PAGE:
Gastrointestinal Mucormycosis: An Evolving Disease

Brad Spellberg, MD

Mucormycosis of the Intestine: A Rare Complication in Crohn’s Disease

Jordan Morton, MD1 
Vincent Nguyen, MD1
Tauseef Ali, MD2 

1Department of Internal Medicine, University of Oklahoma Health Sciences Center, Oklahoma City, Oklahoma; 2Department of Internal Medicine, Section of Digestive Diseases and Nutrition, University of Oklahoma Health Sciences Center, Oklahoma City, Oklahoma 

Address correspondence to: Dr. Tauseef Ali, Section of Digestive Diseases and Nutrition, University of Oklahoma Health Sciences Center, 1345 WP. 920 SL Young Blvd., Oklahoma City, OK 73104; E-mail:

Mucormycosis is a rare fungal infection caused by fungi of the order Mucorales, with most cases caused by Rhizopus or Mucor species. The ubiquitous organisms responsible for infection can be found in decaying vegetation and soil.1 These rapidly growing fungi produce spores that can easily become airborne. Thus, most individuals have ample exposure to the fungi, with most cases of infection occurring in immunocompromised hosts. Risk factors for infection include diabetes mellitus, diabetic ketoacidosis, neutropenia, corticosteroid use, hematologic malignancies, bone marrow or solid organ transplantation, treatment with deferoxamine, iron overload, AIDS, intravenous drug use, and malnutrition.2 Infection can be rhinocerebral, pulmonary, cutaneous, gastrointestinal, renal, or disseminated; gastrointestinal infection comprises only 7% of reported cases.3 This report presents a rare case of gastrointestinal mucormycosis following treatment with corticosteroids in the setting of inflammatory bowel disease.

Case Report 

A 38-year-old white female was diagnosed with Crohn’s disease in February 2010 when she presented to a local hospital with a 9-month history of abdominal pain and diarrhea. A colonoscopy revealed moderately severe, ulcerative, ileocolonic Crohn’s disease. Her primary gastroenterologist placed her on 40 mg oral prednisone and mesalamine (1,600 mg twice daily). She had been smoking 1.5 packs of cigarettes daily for the past 19 years. Her mother also had Crohn’s disease. The patient was continued on prednisone at a dose of 40 mg for 2 months, after which she presented to our facility with worsening abdominal pain, hypotension, and sepsis. Her leukocyte count was 28,000/mm3 with 95% neutrophils, and her hemoglobin level was 8.5 g/dL. A computed tomography scan revealed dilated small bowel loops with oral contrast leaking into the peritoneum. An emergency laparotomy was performed, and the patient was found to have a perforated cecum at the level of the ileocecal valve, leading to a temporary cecostomy secondary to dense inflammation and adherent loops of bowel. One week later, she underwent repeat surgery for an end ileostomy with resection of the cecum and terminal ileum. The surgical specimen revealed chronic active inflammation, ulceration, and serositis with fibrinopurulent exudate. Grocott methenamine silver staining was positive for fungal organisms with ribbon-like morphology suggestive of mucormycosis (Figure 1). The glandular structures of the colon demonstrated architectural changes compatible with the patient’s history of inflammatory bowel disease. Results of acid-fast bacillus staining were negative. The patient was treated with liposomal amphotericin B at a dose of 500 mg daily for 1 month followed by posaconazole (Noxafil, Schering) at a dose of 400 mg twice daily for 1 month, with gradual improvement in her clinical condition.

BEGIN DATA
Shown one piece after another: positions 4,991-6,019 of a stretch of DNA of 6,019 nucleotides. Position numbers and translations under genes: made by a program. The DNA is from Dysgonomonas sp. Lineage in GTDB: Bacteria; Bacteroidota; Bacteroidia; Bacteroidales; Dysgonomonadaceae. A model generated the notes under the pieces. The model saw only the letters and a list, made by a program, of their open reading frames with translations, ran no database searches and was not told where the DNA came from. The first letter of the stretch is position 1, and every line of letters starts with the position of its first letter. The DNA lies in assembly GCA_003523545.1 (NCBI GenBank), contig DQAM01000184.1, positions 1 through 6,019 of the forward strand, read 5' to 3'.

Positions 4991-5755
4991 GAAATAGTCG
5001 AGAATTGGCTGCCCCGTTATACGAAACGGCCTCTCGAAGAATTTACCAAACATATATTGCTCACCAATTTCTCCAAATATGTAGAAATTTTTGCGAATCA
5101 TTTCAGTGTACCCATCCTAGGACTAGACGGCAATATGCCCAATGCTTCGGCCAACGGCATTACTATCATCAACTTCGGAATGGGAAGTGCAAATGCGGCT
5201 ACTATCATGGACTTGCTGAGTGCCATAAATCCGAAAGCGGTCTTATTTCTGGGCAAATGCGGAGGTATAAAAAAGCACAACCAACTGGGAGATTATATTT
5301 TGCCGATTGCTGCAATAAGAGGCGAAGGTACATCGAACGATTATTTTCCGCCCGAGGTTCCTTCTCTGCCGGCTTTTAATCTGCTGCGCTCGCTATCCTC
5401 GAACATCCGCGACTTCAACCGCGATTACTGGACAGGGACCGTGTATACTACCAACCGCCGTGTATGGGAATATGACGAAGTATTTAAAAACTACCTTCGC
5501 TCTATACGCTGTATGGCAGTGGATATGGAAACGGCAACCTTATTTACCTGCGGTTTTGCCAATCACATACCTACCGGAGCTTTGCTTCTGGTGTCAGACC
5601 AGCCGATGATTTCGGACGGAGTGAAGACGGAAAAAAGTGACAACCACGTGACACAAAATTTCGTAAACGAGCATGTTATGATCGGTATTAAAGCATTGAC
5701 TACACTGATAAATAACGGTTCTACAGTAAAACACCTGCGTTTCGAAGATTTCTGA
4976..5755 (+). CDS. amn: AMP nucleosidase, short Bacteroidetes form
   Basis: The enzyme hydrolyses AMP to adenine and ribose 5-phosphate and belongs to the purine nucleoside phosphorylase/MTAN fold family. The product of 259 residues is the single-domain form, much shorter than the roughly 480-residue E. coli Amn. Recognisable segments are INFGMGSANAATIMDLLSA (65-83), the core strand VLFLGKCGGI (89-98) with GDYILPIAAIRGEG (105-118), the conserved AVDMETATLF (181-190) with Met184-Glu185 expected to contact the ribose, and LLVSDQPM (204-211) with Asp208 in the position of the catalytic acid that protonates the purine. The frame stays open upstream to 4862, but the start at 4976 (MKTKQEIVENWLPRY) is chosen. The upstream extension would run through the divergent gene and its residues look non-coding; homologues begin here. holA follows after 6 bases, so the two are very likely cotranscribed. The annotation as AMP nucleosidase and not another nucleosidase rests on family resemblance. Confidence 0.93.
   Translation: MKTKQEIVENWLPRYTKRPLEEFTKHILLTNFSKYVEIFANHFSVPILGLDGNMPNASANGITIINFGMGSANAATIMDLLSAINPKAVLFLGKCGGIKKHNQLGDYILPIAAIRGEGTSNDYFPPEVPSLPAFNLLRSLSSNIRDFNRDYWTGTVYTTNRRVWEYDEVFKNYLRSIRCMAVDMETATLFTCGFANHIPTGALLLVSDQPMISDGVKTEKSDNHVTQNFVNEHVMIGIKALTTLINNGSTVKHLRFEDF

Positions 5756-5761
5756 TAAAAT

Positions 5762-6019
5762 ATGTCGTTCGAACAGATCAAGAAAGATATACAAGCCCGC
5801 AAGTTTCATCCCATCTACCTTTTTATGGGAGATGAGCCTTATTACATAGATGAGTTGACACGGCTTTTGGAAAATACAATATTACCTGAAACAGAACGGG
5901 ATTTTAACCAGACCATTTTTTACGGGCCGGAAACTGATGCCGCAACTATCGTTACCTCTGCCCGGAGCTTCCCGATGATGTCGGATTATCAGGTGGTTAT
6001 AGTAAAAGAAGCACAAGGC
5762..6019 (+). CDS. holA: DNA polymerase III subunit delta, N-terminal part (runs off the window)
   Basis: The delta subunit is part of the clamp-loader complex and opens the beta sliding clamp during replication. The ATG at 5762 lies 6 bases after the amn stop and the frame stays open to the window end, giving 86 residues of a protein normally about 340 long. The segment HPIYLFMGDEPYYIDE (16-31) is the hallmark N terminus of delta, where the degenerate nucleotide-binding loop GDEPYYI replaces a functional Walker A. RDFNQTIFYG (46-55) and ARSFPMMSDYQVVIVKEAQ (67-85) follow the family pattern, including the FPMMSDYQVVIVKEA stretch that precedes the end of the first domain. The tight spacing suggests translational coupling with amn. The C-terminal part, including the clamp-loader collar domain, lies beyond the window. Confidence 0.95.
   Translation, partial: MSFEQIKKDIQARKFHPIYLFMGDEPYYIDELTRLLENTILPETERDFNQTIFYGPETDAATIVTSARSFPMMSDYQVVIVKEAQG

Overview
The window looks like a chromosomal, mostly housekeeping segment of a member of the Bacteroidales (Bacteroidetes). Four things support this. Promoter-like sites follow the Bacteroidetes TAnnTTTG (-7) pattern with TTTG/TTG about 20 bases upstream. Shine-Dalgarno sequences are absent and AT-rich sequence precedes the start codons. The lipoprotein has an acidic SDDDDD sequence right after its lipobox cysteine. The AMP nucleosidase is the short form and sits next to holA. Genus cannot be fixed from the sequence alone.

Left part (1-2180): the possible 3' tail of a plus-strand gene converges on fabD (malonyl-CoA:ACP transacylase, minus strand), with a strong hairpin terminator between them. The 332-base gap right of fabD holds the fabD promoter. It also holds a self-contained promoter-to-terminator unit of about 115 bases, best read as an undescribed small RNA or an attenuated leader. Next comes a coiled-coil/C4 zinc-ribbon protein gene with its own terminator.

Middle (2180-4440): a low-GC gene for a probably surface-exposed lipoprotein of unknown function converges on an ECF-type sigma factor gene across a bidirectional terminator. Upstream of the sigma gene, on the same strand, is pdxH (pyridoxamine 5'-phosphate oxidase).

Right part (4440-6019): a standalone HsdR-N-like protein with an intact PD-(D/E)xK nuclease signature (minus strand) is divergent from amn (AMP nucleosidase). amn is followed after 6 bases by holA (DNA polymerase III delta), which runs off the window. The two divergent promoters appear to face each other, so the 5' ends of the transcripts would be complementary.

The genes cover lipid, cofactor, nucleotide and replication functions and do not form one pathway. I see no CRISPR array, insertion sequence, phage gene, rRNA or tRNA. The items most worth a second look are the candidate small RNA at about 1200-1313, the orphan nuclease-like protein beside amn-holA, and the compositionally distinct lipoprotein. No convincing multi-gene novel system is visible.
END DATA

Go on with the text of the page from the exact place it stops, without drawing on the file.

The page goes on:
The pathogenesis of mucormycosis is related to immunocompromised states or immune suppression. With mononuclear and polymorphonuclear phagocytes acting as the main host defense against the Mucorales order, individuals with hematologic malignancies, neutropenia, corticosteroid use, and/or diabetes are at increased risk for infection.2 In patients with diabetic ketoacidosis, the acidic, hyperglycemic environment leads to impaired chemotaxis of neutrophils and interferes with the ability of transferrin to bind iron, a necessary growth factor for fungi.1,2 Therefore, mucormycosis is most commonly identified in individuals with impaired host defenses or increased availability of serum iron.